Ka’ik (KAH-ick) are known as Easter cookies and are traditionally made during the Easter season. There are many versions of ka’ik, some biscuit-like (see these) and others soft and donut-like (see this recipe), and still others bread-like. This recipe is the latter, which is fragrant with spices and subtly sweet. The ka’ik freezes well, or keep at room temperature covered tightly and eat within a couple of days. But there is nothing like ka'ik fresh from the oven. I'm proud to share beautiful ka'ik molds for sale at Maureen Abood Market here.



For the dough:

  • 1 tablespoon active dry yeast
  • 3/4 cup granulated sugar
  • 3/4 cup clarified butter
  • 1 1/3 cups whole milk
  • 5 1/2 cups all-purpose unbleached flour
  • 1 tablespoon mahleb, freshly ground
  • 2 tablespoons anise seed, freshly ground
  • 1/2 teaspoon ground nutmeg
  • 1 tablespoon sesame seeds
  • 1/4 teaspoon kosher salt
  • 1 teaspoon olive oil, to coat the bowl

For the filling:

  • 1 cup date paste (you can make your own by pulverizing whole pitted dates)
  • 2 tablespoons toasted walnuts, chopped (optional)

For the glaze:

  • 1 tablespoon unsalted butter
  • 1/4 cup half and half
  • 1/2 cup granulated sugar
  • 1/2 teaspoon rose water


  1. Proof the yeast by dissolving it in 1/4 cup of warm water with a tablespoon of the sugar. After about 10 minutes, the yeast will activate, becoming creamy and foamy.

  2. Warm the clarified butter and milk in a small saucepan over low heat or in the microwave just until the butter is melted.

  3. In the bowl of a stand mixer fitted with the hook attachment, or by hand in a large bowl, combine the yeast mixture with the remaining ¾ cup sugar, flour, mahleb, anise, nutmeg, sesame seeds and salt. Slowly add the butter and milk and mix on low speed or by hand until dough forms. Increase the speed on the mixer to knead the dough for five minutes, or by hand on the counter for 10 minutes.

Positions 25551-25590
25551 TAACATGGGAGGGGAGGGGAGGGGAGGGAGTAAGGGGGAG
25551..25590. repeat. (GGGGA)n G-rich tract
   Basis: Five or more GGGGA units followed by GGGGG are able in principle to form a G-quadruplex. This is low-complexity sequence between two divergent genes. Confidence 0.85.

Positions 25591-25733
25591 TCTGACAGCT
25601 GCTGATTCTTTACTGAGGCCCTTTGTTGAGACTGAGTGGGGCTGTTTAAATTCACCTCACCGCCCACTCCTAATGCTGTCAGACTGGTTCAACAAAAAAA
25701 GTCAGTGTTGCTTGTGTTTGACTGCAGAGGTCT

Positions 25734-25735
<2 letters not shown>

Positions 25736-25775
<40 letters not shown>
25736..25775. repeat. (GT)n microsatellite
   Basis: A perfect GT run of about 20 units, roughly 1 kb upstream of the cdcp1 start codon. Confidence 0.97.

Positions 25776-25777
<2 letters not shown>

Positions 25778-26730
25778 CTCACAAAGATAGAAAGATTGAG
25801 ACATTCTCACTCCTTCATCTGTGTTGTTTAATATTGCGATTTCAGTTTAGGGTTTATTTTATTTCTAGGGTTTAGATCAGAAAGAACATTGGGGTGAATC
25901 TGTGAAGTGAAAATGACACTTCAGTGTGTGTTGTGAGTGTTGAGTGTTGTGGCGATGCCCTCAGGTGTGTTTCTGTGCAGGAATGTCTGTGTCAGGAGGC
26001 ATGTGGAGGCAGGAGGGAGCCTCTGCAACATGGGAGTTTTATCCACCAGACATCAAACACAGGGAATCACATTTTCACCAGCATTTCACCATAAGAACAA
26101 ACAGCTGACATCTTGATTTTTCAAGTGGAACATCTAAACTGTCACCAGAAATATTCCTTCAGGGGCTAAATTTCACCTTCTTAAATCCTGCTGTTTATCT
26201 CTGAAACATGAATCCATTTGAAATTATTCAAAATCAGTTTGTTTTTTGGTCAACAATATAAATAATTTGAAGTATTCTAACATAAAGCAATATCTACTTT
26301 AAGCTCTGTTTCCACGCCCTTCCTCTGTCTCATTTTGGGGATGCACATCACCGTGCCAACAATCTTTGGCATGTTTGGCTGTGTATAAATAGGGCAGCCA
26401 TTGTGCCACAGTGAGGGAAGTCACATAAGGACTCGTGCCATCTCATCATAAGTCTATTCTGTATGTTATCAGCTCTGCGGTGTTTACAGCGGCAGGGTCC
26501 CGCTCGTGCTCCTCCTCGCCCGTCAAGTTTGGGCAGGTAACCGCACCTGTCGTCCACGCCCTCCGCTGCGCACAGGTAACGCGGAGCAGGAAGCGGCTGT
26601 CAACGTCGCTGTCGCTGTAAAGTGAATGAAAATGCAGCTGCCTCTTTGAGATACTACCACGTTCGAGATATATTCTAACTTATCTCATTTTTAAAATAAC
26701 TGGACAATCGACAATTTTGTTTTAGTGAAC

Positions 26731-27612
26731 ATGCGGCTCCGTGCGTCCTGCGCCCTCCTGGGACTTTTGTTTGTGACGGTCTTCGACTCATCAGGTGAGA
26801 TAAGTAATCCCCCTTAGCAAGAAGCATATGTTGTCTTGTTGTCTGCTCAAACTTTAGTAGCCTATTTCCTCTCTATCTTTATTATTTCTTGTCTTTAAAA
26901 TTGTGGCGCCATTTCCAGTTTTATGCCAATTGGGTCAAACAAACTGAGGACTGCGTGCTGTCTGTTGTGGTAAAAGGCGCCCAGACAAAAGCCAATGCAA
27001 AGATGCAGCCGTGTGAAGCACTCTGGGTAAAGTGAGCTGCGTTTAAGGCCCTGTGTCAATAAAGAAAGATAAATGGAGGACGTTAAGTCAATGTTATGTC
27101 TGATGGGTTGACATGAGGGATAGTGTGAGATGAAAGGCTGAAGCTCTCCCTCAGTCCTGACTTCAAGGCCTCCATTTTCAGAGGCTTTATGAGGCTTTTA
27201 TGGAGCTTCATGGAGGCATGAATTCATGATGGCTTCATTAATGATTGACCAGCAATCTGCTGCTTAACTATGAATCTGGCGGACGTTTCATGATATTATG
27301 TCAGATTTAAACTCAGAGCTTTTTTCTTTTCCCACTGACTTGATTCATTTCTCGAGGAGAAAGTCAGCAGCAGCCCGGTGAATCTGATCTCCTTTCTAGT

4. Lightly oil a large bowl with the olive oil. Coat the dough in the bowl and cover with plastic wrap, then a clean kitchen towel. Set the dough in a warm spot to rise for 2 hours.

  5. To create a warm setting for the balls to rise again, place a kitchen towel on the counter and cover with plastic wrap. Divide the dough into 18 pieces by cutting or squeezing off balls about 2 ½ inches wide (the size can be larger or smaller, to your liking). Place the balls on this about 2 inches apart, cover with more plastic wrap and another towel. Let the balls rise for ½ hour.

  6. Heat the oven to 325 degrees, with a rack in the center of the oven. If using a new ka’ik mold, lightly brush it with oil.

  7. Combine the date paste and walnuts either by hand, or in a processor.

  8. To fill the dough with dates, flatten a dough ball. Take a tablespoon of the date mixture and flatten that, then place it in the center of the flattened dough. Pull the dough up around the filling and pinch it closed.

  9. Press the ball of dough into the mold firmly with the palm of your hand numerous times without lifting the dough to get the imprint on the top of the dough, taking care to keep the date filling covered with dough where your hand is pressing down. Carefully remove and place face-up on an ungreased sheet pan. Repeat this process with the remaining dough, baking six at a time. If using your hands to shape the dough, flatten each ball with the palm of your hand. Pinch the edges five or six times around the circle and poke with the tines of a fork over the top. Bake one sheet pan at a time if using two pans.

  10. While the ka'ik bakes, make the glaze. Heat the butter, half and half, sugar and rose water in a small saucepan over medium heat. Simmer for one minute, then remove from heat. Pour the glaze into a dish wide enough to dip the ka’ik in.

  11. Glaze the ka’ik while they are still warm. Dip each sweet bread face-down into the glaze and place on a cooling rack to dry.

  12. Keep the ka’ik well-covered or in an airtight container for up to three days. Eat them at room temperature, toasted, or warm them in a low oven.